The Philippines at a Glance
The Philippines: Healthcare and Diseases
Compared to most other Asian countries, the out-of-pocket spending on healthcare has increased significantly in the Philippines in recent years. At the same time, public spending has declined. Patients now pay almost half of their healthcare costs themselves. Unfortunately, still less than half of the population is covered by healthcare in the Philippines.
Moreover, healthcare coverage does not guarantee financial protection or access to high-quality services. This is mostly due to the fact that the Philippine Health Insurance Corporation (PHIC) offers only limited benefits. In fact, PHIC’s share of healthcare expenditure has grown very little since it was established in 1995. As public insurance plans only cover medical services up to a certain cost, patients face the remaining expenses.
Hospitals and doctors’ practices can be found all over the Philippines. While the standard is decent, it may not be quite up to what you are used to if you are from a Western country. However, even public hospitals tend to have very well-trained staff with a high proficiency in English.
Many Filipino doctors have studied at first-rate medical schools around the world and bring excellent professional qualifications to the table. The same applies to the nursing staff of public and private hospitals. If you are unsure which hospital, doctor, or dentist to choose, ask your friends or colleagues who live or have lived in the Philippines for recommendations. In urgent cases, the emergency numbers are 112 and 117, but the services might be limited in more remote areas.
Among expats, some of the most recommended hospitals in the Philippines seem to be:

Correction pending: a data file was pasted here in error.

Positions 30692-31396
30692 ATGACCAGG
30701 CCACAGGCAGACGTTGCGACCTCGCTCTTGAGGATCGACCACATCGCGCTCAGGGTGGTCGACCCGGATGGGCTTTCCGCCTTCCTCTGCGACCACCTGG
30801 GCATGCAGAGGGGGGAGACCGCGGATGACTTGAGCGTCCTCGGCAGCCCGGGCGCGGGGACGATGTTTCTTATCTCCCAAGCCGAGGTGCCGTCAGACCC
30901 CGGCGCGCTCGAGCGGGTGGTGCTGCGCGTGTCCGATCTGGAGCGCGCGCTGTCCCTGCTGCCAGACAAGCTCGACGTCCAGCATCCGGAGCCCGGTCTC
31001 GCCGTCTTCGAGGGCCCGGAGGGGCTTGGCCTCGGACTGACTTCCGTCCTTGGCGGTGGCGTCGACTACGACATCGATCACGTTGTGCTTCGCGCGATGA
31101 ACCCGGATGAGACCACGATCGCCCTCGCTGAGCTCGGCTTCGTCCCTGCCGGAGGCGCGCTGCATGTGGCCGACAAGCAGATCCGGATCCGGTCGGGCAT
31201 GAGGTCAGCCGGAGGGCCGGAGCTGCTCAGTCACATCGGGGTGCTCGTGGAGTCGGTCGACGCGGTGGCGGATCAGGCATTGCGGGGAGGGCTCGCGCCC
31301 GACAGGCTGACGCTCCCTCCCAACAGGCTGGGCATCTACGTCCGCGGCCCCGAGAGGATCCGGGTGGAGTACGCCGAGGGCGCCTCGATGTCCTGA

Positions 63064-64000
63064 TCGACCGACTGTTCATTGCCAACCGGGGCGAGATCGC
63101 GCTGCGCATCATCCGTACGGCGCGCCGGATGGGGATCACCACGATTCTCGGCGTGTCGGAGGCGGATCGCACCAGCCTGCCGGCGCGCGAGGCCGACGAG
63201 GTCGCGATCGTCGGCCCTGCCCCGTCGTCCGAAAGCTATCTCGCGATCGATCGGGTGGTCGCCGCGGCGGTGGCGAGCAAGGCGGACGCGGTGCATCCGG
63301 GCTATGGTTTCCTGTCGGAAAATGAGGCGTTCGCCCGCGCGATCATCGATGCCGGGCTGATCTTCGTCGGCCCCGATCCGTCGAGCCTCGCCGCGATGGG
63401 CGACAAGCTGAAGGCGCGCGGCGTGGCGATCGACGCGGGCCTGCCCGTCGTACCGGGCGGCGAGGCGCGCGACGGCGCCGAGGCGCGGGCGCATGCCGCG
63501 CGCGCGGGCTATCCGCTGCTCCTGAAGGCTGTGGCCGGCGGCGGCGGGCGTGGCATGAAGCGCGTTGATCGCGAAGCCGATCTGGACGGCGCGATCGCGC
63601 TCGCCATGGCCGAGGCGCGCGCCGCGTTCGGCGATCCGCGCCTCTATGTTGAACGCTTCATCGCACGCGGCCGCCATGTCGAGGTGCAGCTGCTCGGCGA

- The Asian Hospital and Medical Center in Muntinlupa
- The Makati Medical Center
- The Medical City in Ortigas
- St Luke’s Medical Center in Quezon City and in Global City
Common Diseases That Might Pose a Health Risk
The majority of people moving to and living in the Philippines enjoy romantic lives in this paradisiacal archipelago. However, they do also face the far less romantic risk of catching one of the many infectious diseases prevalent in Southeast Asia. Major food-borne and water-borne infectious diseases include bacterial diarrhea, hepatitis A, and typhoid fever. Mosquito-borne diseases such as dengue fever, malaria, and Japanese encephalitis pose considerable health threats as well. The water-contact disease leptospirosis is also a common ailment.
Unsurprisingly, the mosquito-borne diseases are ever-present in endemic areas of the Philippines, and the risk of infection is high. Other diseases are also prevalent among large parts of the population. For instance, tuberculosis still affects many people in the Philippines due to the lack of accessible healthcare in many parts of the country.
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